In Mrs. Paine’s Garage, you include a long discussion of Michael Paine’s pedigree followed by this interesting line: “The end result of this colonial procession, fourteen months later, assured the peculiar fact that on the morning of November 22, 1963, Lee Harvey Oswald, preparing to go watch a modern political parade, would awaken in a bedroom, not only of Ralph Waldo Emerson’s great-great grandson, but also the distant scion of a man who had signed the Declaration of Independence.” You couldn’t put that in a novel.

Why not?

It would have been too pat. Hawkins Fuller could very likely have a signer of the Declaration of Independence in his blood, but you wouldn’t put that in there.

Right, because it would have felt like overkill. That was one of the things that fascinated me about Ruth Paine’s story. The whole business about truth being stranger than fiction: It does obtain some of the time. People will go back to Henry and Clara and say, “Surely you made up the fact that their first child was born on Lincoln’s birthday, February 12.” Actually not. He was born then. Sometimes, the facts give you a better story than something you make up will. I was well into writing Henry and Clara, I had 75 pages written, operating under the belief that I had gotten from all the factual sources I had, that Henry was 28 and Clara was 23. What I discovered only after I was well into writing it, was that Henry was indeed 28, but Clara was 31. She had fallen in love, when their families were amalgamated before the Civil War, not with her older brother. [That] was a very older Victorian paradigm: “Oh! My new protective handsome older brother!” That added a new kink to the story, which already had a whiff of incest about it. And that was discernible from these dry-as-dust census records. The inaccuracy got started [because Clara] was lying about her age to these newspaper reporters. So the modernity of her was also brought out by that.

I first approached Ruth about writing about her in 1995, which was not long after Henry and Clara came out. And she didn’t agree to sit down and talk to me until 1999. She very politely declined but we kept in contact. She had all kinds of reasons for not wanting to do it. One of them was that she was reasonably suspicious that I would really want to write a novel. But I in fact didn’t, although I think Ruth would have been a wonderful subject for a novel. I didn’t want to write a novel about someone who was available for me to talk to. I wanted to ask her real questions. The first part of the book… Clearly, I was trying for a little bit of a Capote-esque nonfiction novel. I was trying to adhere to literal truth and did, so far as I know. I wouldn’t allow Ruth to walk across the room at some point unless I knew from some bit of evidence that she had done that. So there was that kind of attempt. I found it very hard to go from writing novels, no matter how much you pride yourself on accuracy, to write the literal truth. I found that a very tall order.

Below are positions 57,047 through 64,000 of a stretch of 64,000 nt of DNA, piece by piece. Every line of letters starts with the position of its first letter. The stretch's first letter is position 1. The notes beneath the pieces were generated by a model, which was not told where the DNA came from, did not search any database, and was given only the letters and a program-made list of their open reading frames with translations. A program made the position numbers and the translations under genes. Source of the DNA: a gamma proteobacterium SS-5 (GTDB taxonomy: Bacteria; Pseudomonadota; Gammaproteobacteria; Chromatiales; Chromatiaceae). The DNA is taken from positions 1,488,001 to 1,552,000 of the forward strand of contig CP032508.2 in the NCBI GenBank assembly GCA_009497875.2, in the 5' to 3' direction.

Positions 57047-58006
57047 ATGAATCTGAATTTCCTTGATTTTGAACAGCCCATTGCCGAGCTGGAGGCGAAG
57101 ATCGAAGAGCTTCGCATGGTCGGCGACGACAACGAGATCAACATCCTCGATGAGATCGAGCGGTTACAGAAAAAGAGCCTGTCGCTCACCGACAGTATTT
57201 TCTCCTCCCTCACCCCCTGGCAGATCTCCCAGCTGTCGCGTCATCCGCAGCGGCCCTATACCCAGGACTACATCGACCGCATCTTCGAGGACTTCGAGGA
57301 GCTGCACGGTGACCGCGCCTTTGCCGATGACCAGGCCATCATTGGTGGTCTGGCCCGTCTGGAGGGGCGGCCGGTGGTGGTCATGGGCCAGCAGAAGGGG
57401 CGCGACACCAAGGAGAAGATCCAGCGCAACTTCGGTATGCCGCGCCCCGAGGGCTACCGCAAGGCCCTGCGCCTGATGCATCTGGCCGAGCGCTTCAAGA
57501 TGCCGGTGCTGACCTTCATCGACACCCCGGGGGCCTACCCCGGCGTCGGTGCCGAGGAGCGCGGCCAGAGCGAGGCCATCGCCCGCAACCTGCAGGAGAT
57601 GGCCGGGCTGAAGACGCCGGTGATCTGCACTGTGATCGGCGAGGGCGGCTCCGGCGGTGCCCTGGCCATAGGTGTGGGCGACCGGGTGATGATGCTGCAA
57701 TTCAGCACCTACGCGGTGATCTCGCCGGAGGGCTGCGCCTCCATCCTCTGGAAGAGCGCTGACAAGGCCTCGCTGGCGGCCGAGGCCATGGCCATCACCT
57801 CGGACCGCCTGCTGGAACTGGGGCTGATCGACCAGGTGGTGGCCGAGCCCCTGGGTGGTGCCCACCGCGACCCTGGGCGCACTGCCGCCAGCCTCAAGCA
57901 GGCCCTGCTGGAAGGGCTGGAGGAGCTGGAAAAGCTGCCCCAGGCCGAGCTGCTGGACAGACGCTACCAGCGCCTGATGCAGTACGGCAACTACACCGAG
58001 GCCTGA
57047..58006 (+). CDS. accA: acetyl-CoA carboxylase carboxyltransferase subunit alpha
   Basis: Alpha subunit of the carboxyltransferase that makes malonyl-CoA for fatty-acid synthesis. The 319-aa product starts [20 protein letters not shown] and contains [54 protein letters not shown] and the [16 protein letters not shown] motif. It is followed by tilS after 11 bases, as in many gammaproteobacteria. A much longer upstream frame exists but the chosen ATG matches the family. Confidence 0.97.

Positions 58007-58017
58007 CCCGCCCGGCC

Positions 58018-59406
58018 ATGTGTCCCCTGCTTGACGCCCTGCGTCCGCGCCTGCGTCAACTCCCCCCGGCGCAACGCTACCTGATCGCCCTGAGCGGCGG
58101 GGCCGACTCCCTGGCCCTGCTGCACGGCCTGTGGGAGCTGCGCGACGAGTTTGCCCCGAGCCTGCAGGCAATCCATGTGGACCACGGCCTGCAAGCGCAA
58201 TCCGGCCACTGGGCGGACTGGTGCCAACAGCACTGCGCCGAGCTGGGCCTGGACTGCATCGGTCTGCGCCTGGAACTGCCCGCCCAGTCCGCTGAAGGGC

Your characters are Rosencrantz and Guildensterns of American history. Would you say the same about yourself, living in Washington, D.C., knowing the Cheneys, working at the NEH?

I like being an observer of things. This is a company town. I enjoy being in the town. I prefer not working for the company to working for the company. The way I wound up at a place like the NEH wasn’t accidental. People knew what I had written, positions I had and so forth. Insofar as my acquaintance with the powers-that-be in Washington: it is infinitesimal. Someone once told me that I was in the orbit of all this [power]. I said, “If I am, I’m on Pluto, post-demotion.” I know Mrs. Cheney a little bit. I’m happy to know her. I’m hardly an intimate of her or anybody else of any consequence in Washington.

If someone wrote a novel of your life…

(laughs) God help them.

…Lynne Cheney would show up for a paragraph and mostly for the fun of saying, “Here’s Lynne Cheney.”

If that. One of the things I find odd, and to some extent lamentable, about American fiction is that we don’t really have serious political fiction to any great extent. [I’m not talking about] novels with a political viewpoint, but novels about politics. Think about it. What novels do we have about political life? They tend not to be literary fiction. They tend to be commercial fiction. They tend to be “The president’s plane is missing.” They tend to be political thrillers.